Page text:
Dmitriy: Not at banks. And what is available is extremely expensive. As an example, the only reasonably priced gold bullion at the Russian Agricultural Bank, one of the top 10 rated banks in Russia, is the St. George coin. On June 5 it was quoted at 12,650 rubles per quarter-ounce ($1 = 34.5 rubles), which equates to $1,467 per ounce.
The cheapest one-ounce silver coin costs $55. However, most silver coins on offer are actually a half-ounce, with some priced at $100 an ounce or more. A one-ounce silver St. George is not available, and as with gold, there are no Eagles.
I would estimate that about 75% of coins sold are silver commemoratives. They are bought mainly as business or personal gifts, not as an investment.
Since only banks can transact in bars and they aren’t competitive on price or selection, private investment coin dealers fill the gap. Today Moscow boasts five or six small companies offering gold and silver investment coins at prices comparable to Europe or the US. They have appeared over the past four to five years, but are still absent in less populated areas.
Jeff: So banks are the main source for buying bullion?
Dmitriy: Yes. I’ll note that banks are allowed to charge premiums based on spot prices for bars, but not with coins. Regulations list bars as “raw gold,” but banks are stuck with what they paid for coins because they’re considered a “finished” product. If a bank paid $1,700 for a batch of gold coins, it must resell them at this price until the whole batch is sold off. So the banks frequently end up selling coins with markups of 100% or more.
The vast majority of bullion outside Moscow and St Petersburg is mostly of local mintage.
Jeff: You told me about a creative angle for smuggling.
Dmitriy: In 2012, one of our Siberian contacts, an owner of a small gold mining operation (8,000 to 12,000 ounces annual production), was in Moscow looking for ways to “export” his gold. Since he operates without a mining license, he turned his metal into very crude cutlery and smuggled it to China as “forks and knives.”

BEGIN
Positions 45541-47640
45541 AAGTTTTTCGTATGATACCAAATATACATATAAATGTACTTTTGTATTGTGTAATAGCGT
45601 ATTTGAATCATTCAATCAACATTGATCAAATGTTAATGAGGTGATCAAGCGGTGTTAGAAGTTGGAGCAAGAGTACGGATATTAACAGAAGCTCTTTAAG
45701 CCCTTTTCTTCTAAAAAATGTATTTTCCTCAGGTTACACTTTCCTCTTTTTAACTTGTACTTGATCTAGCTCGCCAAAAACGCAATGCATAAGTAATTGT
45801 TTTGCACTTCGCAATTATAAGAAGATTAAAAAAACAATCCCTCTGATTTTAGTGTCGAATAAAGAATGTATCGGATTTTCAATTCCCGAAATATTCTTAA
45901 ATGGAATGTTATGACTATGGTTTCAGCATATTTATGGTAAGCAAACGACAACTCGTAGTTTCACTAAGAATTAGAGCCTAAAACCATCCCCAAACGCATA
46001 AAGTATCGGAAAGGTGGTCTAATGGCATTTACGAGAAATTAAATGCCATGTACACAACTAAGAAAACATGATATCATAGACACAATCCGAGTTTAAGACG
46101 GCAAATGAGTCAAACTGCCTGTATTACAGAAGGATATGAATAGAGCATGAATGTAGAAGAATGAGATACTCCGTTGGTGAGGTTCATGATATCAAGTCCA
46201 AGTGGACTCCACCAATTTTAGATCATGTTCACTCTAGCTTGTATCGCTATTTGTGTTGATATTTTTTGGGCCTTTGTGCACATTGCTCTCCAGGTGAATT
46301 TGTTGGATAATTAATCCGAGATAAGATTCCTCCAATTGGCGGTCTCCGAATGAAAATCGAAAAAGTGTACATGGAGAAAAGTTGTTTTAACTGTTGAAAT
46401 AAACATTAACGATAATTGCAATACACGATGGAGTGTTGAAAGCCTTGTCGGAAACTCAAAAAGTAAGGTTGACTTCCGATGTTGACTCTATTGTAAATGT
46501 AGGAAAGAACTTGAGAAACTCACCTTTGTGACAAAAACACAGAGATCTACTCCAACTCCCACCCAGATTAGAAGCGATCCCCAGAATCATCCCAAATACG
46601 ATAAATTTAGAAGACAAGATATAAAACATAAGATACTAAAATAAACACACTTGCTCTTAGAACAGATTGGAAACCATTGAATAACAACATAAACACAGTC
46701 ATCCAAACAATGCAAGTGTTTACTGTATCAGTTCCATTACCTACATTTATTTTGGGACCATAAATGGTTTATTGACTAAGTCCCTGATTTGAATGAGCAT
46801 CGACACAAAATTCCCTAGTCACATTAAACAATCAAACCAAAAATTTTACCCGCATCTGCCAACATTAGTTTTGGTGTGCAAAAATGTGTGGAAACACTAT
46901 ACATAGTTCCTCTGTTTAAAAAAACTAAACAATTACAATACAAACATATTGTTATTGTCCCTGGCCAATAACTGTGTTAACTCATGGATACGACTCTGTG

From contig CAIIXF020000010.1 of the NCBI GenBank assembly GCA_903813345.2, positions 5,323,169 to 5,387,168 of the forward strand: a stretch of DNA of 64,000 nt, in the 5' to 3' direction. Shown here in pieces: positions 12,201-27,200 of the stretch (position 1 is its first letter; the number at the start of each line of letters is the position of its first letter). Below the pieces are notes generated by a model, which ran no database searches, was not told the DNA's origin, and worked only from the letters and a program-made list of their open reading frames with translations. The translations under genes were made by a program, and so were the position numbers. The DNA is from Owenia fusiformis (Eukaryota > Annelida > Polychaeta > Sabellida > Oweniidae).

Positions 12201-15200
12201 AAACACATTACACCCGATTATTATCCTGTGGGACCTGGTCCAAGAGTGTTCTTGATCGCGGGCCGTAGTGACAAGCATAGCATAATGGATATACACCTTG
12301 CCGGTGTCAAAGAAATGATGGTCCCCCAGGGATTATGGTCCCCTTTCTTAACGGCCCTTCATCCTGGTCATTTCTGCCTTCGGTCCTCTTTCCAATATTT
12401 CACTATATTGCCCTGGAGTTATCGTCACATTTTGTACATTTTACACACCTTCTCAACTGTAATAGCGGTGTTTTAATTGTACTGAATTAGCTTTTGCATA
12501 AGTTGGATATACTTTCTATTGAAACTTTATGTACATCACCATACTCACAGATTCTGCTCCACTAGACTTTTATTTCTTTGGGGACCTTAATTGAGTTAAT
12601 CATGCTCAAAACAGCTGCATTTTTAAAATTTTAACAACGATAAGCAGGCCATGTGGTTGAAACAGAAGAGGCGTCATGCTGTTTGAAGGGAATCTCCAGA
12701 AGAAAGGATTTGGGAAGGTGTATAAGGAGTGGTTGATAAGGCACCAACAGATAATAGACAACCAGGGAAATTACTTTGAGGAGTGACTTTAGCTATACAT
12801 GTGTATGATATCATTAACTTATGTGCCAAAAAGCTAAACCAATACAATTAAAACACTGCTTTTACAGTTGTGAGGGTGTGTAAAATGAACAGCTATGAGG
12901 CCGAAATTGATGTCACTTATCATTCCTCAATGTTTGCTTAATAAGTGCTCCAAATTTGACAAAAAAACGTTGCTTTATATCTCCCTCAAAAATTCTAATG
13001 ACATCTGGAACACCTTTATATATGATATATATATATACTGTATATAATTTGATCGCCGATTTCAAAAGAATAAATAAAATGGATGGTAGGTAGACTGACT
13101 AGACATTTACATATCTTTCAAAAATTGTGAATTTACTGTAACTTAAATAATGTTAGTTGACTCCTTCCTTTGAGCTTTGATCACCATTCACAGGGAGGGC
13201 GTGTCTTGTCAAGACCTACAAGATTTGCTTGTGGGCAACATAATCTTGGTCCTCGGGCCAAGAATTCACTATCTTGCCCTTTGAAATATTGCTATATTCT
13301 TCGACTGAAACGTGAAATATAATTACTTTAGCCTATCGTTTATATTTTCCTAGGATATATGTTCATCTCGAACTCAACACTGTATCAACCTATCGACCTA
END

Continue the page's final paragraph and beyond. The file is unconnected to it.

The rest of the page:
The miner estimated that China receives about two to three metric tons of gold per year this way, saying he knows other “tableware makers” like him. It may be a relatively small amount compared to official imports from Hong Kong, but it shows the opacity of gold supply and demand here.
The Russian government still has not liberalized small-scale gold prospecting, in spite of prior promises.
Jeff: So how does the average Russian view gold?
Dmitriy: To be honest, without any enthusiasm. Russian Business TV does regular polls on our investment and savings preferences, and the latest poll from May showed that of 13,442 respondents, 523 were in favor of “investing in precious metals”—less than 4% of those surveyed.
You have an established gold bug community in the English-speaking world, with thousands of articles and personalities, whereas the topic here is a complete unknown to over 95% of the population.
I should mention that political ideology also plays a role in shaping Russians’ perception of gold. For liberals, the West is flawless and will reign forever, so there is no sense in betting against the masters of the universe and, consequently, no point in buying gold.
For conservatives both communist and nationalist, the West is evil and forever scheming to undermine Russia. The Rothschilds and the CIA rule everything, and gold investment is another one of their frauds to rip off the Third World. It is amusing to note how both extremes view the West as all-powerful.
Jeff: I’ve seen a photo of Putin holding a gold bar, and I think he looks pretty appreciative. I’m not holding my breath that I’ll see Obama holding a bar of gold anytime soon…